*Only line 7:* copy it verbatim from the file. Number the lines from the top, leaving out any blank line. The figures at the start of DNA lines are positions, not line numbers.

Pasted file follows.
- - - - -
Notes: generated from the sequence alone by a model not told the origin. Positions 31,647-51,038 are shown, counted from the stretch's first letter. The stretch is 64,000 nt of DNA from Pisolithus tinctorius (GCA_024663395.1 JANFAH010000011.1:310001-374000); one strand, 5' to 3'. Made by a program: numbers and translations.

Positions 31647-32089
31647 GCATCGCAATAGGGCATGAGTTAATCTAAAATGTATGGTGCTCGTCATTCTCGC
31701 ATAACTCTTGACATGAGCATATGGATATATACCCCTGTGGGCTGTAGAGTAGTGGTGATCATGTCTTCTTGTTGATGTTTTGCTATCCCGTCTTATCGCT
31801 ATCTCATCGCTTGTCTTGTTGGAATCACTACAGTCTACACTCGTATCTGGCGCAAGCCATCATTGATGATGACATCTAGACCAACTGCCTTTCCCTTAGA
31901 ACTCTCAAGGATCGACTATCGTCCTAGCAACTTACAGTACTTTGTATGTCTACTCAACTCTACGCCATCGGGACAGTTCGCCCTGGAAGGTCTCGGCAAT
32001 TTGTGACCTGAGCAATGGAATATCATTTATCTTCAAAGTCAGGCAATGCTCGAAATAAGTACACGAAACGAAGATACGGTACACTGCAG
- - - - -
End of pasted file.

32001 TTGTGACCTGAGCAATGGAATATCATTTATCTTCAAAGTCAGGCAATGCTCGAAATAAGTACACGAAACGAAGATACGGTACACTGCAG